TIM SLOAN/AFP/Getty Images
Two days after Venezuela celebrated the passage of a referendum to remove term limits, the country still seems to be shaking off a hangover. Analysts the world over are mulling over the Venezuela's rising inflation, alarming debt burden, and perceived fiscal shortfall as oil prices fall to dismal lows.
Putting it more frankly, a former Venezuelan central bank official says the country is headed for certain stagflation. "A model based on the state entrepreneurial role is being depleted," he told El Universal. Rough words for a President who has nationalized the oil industry, among others, and may soon do the same in banking.
But if the markets say anything, it is that Chavez will simply have to start reigning in his popular but extensive spending -- something he'd avoided doing until the votes were cast. The country's currency rose on precisely those hopes yesterday.
From the looks of it, Hugo Chavez did indeed enjoy the hell-of-a party in Caracas on Sunday night, celebrating his big win. Good thing. One of the catchier slogans of the campaign, "Oh, ah, Chavez no se va!", is Venezuela's reality: Chavez isn't going anywhere. Is he sure it's a job he wants anymore? La recesion, tampoco, no se va...
Photo: THOMAS COEX/AFP/Getty Images
Truly, no one is safe from the long reach of the financial crisis. Time's China Blog reports:
With the flagging economy, no one's job is secure, not even for a mistress. A Qingdao newspaper reported that a Qingdao businessman facing money problems decided to “fire” four out of his five mistresses last December.
According to the paper the man, surnamed Fan, was “inspired by those talent challenge programs he saw on TV”, and arranged similar competitions for his five mistresses. Only the top winner would remain Fan's mistress and enjoy a monthly income of US$800 and an apartment. The five women then presented themselves in front of a professional model trainer, gave speeches, sang songs and even gulped down liquor to show their drinking capacity.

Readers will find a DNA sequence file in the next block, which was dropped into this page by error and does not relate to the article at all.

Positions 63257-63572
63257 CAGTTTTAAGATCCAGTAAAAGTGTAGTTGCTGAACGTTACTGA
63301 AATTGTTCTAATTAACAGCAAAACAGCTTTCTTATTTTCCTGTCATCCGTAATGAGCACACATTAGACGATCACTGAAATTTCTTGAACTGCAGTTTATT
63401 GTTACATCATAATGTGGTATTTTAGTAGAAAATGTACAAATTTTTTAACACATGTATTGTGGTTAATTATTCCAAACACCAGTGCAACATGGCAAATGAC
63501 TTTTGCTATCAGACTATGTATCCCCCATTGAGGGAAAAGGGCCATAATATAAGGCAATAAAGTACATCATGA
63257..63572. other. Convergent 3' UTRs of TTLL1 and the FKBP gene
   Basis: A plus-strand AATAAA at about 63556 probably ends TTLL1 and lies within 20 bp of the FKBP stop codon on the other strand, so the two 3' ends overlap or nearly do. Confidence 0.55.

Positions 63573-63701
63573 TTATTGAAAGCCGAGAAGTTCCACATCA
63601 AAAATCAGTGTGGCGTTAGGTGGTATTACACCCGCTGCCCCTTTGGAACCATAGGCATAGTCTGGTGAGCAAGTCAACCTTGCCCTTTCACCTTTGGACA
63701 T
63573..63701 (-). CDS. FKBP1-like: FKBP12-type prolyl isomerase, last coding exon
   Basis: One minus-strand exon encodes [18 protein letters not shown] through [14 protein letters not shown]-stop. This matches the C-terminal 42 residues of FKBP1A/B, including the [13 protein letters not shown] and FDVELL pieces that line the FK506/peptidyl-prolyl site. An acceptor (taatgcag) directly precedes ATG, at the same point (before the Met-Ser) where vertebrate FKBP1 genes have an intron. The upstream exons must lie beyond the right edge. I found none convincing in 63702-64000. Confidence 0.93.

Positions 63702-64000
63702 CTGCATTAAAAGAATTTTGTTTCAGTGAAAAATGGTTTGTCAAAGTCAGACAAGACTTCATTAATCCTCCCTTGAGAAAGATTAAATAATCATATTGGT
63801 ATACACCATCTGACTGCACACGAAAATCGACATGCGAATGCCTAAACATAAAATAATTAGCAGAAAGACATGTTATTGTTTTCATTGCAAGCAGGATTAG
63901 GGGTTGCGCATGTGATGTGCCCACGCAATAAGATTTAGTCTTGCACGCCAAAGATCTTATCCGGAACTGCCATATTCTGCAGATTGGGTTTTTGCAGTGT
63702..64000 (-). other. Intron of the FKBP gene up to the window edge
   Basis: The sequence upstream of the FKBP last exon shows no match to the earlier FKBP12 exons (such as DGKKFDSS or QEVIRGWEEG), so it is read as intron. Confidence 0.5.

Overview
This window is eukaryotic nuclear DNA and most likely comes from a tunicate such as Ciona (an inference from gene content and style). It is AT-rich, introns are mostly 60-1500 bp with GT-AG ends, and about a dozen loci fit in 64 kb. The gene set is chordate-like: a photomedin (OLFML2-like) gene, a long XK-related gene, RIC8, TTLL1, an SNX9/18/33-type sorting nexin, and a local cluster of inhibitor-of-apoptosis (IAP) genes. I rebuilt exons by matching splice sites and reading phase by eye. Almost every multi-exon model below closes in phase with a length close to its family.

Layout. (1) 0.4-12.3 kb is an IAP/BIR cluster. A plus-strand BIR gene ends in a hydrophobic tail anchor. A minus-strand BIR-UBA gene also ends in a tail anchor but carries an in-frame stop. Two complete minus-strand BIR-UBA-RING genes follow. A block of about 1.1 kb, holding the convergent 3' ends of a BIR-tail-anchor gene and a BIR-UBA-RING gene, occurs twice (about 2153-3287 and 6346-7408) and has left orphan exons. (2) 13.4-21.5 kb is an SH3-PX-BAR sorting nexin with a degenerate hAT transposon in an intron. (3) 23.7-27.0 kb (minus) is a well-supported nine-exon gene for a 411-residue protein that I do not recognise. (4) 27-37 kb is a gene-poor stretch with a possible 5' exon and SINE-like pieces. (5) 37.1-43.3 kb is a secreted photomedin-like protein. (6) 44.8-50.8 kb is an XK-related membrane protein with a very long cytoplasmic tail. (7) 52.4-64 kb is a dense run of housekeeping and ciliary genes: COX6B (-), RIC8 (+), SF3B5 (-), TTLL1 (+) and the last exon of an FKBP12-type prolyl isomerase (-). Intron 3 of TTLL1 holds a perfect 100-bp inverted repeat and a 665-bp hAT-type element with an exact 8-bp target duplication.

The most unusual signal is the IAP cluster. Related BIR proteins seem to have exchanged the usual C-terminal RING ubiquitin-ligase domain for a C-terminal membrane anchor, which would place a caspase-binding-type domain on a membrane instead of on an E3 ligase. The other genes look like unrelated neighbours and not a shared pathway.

Read the whole post for the story's strange and tragic conclusion.
Update: Looks like this one was too good to be true. Time has learned that the story was fictional.
The Russian central bank appears to have avoided a currency crisis this week, at least temporarily. Policymakers virtually painted a target on the ruble by announcing in late January that they had established a new floor on the currency in order to stabilize its slide. In fact, the opposite happened. Within days investors pushed the currency's value down against the floor, threatening to cause another large selloff of foreign exchange reserves in its defense.
After losing over a third of the country's reserves since August and having the government's debt rating lowered by Fitch last week, the central bank made a change of course by tightening interest rates, making speculation more costly and easing the pressure to draw down official reserves. The move even caused the ruble yesterday to make its biggest gains against the dollar and euro in the past two years, signaling a temporary stabilization.
While they are not out of the woods yet, the Russians seem to have finally taken a step in the right direction. And at time when everyone is focused on the mounting woes in the world economy, any good news on the economic front is welcome.
ALEXEY SAZONOV/Getty Images
I guess the markets were none too keen on Tim Geithner's bank rescue revamp.
Many people will no doubt take this as ispo facto proof that the plan is flawed. Obviously, it's too soon to tell ,and we don't have enough details to make a definitive judgment as to whether it will work.
But in any event, should we really be trusting the collective wisdom of the markets at this point? I mean, isn't mass hysteria partly what got us all into this mess in the first place?